Source: North Dakota Legislative voting records for H.B. 1476 Apr 29, 2015

Rick Becker: Reduce oil extraction tax from 6.5% to 5%

North Dakota Legislative voting records for H.B. 1476 Rep. Rick Becker voted YEA:

There is hereby imposed an excise tax, to be known as the "oil extraction tax", upon the activity of extracting oil from the earth. The rate of tax was 6.5% and this bill reduces that rate to 5% of the gross value at the well of the oil extracted. The 5% rate also applies to secondary or tertiary recovery projects, where the previous tax was 4%. However, if the average price of a barrel of crude oil exceeds the trigger price of $90 for three months, then the tax rate is set at 6%. Previously the trigger price had to exceed $90 for five months.

Source: North Dakota Legislative voting records for H.B. 1476 Apr 20, 2015

Jack Dalrymple: Focus on pipeline and rail capacity for oil & gas

In energy we continue to see our growth targets realized. We have seen amazing growth in crude oil production, increasing from 460,000 barrels per day when I spoke to you two years ago, to 747,000 barrels per day currently. Two years ago pipelines and rail capacity were major barriers to growth in oil and gas production. Since 2010 we have more than doubled our pipeline and rail capacity from less than 500,000 barrels of oil per day to one million barrels. Not only is that good for the industry but it also gets trucks off our roads.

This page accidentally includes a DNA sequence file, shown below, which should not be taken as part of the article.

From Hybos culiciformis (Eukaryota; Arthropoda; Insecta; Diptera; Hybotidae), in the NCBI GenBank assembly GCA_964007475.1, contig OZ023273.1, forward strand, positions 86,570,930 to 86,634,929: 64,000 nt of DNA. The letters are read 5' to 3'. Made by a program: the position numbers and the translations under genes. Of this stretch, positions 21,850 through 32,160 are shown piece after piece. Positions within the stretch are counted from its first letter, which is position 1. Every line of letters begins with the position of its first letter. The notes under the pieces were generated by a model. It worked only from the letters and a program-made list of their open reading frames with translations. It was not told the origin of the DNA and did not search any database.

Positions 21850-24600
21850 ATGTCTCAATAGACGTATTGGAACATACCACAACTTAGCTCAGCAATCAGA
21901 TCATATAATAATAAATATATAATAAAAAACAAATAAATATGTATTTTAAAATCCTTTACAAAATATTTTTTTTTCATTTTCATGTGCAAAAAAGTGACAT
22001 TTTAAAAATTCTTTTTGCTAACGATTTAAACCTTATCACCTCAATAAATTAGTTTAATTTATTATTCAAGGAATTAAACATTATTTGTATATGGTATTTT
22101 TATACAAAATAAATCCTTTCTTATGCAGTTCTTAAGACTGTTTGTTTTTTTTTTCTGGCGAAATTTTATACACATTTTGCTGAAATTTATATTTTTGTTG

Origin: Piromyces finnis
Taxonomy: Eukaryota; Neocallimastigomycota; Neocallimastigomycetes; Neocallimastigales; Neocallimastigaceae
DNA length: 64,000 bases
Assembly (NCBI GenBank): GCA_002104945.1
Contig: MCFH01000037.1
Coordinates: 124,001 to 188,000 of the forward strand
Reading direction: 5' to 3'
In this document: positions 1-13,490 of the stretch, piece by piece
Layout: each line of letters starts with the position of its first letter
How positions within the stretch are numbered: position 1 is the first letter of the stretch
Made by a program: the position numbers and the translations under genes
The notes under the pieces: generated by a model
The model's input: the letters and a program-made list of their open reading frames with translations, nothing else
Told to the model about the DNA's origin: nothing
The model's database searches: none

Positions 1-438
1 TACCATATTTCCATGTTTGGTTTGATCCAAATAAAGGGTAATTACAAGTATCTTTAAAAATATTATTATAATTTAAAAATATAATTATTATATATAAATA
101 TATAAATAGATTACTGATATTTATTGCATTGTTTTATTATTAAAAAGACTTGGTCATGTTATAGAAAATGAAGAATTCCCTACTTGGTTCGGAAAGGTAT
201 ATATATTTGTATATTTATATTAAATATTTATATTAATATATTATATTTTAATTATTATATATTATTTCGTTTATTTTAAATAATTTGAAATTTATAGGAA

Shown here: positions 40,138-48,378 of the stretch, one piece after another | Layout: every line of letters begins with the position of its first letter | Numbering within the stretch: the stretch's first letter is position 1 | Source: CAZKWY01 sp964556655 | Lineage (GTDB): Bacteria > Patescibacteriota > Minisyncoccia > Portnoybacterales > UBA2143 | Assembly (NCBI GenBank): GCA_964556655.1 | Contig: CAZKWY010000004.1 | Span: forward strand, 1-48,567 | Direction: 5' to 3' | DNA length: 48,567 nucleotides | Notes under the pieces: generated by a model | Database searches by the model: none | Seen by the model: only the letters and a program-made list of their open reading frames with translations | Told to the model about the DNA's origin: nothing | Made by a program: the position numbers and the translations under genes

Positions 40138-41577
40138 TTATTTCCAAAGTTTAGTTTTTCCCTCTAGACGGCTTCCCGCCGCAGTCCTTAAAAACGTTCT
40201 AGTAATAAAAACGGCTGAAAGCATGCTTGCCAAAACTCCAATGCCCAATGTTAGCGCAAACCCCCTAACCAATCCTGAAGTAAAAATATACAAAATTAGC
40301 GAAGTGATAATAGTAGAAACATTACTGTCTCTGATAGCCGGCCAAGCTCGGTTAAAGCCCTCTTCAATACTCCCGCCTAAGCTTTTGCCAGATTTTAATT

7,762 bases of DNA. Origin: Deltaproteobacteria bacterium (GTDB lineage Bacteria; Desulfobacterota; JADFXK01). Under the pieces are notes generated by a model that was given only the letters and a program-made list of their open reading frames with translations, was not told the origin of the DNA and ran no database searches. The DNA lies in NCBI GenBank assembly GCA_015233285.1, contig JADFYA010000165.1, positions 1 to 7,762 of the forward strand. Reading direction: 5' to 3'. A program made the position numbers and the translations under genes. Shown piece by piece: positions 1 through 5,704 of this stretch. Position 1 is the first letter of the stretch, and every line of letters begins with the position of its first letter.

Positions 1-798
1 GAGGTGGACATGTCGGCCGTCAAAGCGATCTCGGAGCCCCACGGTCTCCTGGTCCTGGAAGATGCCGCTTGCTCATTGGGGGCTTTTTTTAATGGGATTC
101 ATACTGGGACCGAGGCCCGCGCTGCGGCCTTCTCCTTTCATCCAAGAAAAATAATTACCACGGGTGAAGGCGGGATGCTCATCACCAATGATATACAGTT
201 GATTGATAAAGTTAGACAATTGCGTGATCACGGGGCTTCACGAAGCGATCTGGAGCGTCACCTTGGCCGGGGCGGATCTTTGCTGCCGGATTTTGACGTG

Our production of natural gas has also more than doubled from two years ago. We have encouraged the gathering of natural gas and have also doubled processing capacity since the end of 2010. By 2014 we expect to have capacity to process 1.36 billion cubic feet of natural gas per day. We are also promoting the use of natural gas at the well site instead of diesel fuel, and today we are seeing a leveling off of the percentage of natural gas that is being flared.

Source: North Dakota 2013 State of the State Address Jan 8, 2013